Yet another fee hike issue surfaced at IP College for Women as the administration issued the 2019-2020 hostel prospectus with the revised fee structure, which had a considerable rise. Hostel residents were distressed to find the 12,750 increase for new admissions and the semester wise re-admissions.
The college hostels, Kalavati Gupta hostel and the off-campus IP hostel with 280 and 180 seats respectively, boast one of the largest accommodational capacity of DU college hostels but the hike which was claimed as “unreasonable and exorbitant” by residents has put an excessive amount of pressure on the parents who prioritize the safe accommodation of their wards. “At the end of the day, we are forced to pay whatever the administration has put in the prospectus to keep our hostel seat. We really don’t have a choice except to cough up the extra amount for no added facilities,” said one resident on the condition of anonymity. The hostel fee which was 69,900 a semester last year has become 82,650 this year for new admissions and 74,550 from 61,900 for re-admission. IP college hostels already charge almost double the amount that other DU college hostels like Miranda House charge (32,190 for one semester) and this is why this hike has been called preposterous by the residents.
The residents are frequently plagued by numerous issues and the Hostel General Body meeting does more to humiliate the residents who bring up such problems than to amicably resolve them. The hostel seats are allotted based on merit for first years and 75% attendance for second and third years. Residents with low attendance are routinely singled out and their ‘privileges’ like the 10:30 p.m. late nights took away and the 8000 caution deposit forfeited. Requests of residents of the AC rooms, which sometimes becomes the last resort of students with low attendance and hence taken reluctantly, to shift to non-AC rooms upon the availability is also overlooked generally, even after improving their attendance. They have to pay 20,000 extra for the air-conditioning facility every semester, irrespective of the season or the actual usage.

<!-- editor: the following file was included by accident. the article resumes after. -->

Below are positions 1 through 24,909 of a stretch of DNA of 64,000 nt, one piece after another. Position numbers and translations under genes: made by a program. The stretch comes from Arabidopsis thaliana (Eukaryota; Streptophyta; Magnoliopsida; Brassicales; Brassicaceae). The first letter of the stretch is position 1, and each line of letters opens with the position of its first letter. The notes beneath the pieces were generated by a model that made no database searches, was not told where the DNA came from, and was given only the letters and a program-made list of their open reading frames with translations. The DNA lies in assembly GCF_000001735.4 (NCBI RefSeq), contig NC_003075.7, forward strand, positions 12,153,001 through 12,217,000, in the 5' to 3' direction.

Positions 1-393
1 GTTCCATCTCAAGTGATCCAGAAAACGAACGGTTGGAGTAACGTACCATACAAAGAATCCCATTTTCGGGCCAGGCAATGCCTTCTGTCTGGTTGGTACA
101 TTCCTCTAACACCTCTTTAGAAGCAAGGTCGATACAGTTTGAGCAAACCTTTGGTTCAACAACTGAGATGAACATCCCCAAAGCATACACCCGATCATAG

Another predicament that the residents found themselves in was the rule to vacate the hostel exactly a day after the university exams end in April, even though they pay the fees for 11 months. Applications of some students who couldn’t book return tickets in time were not entertained and told they would be considered defaulters if they ‘overstay’.
The Hostel Union remains powerless in front of the administration, even issues like quality of drinking water have been dismissed baseless in the general body meetings by the administration. Many students who find it difficult to afford such high fees still prefer the college hostel just because of the safety concerns and this hike has made it even more difficult for them. The residents wonder why a government institution which should ideally provide affordable accommodation has such high fees in the first place, why there is no transparency and what is the necessity of this sudden unexplained 18% hike.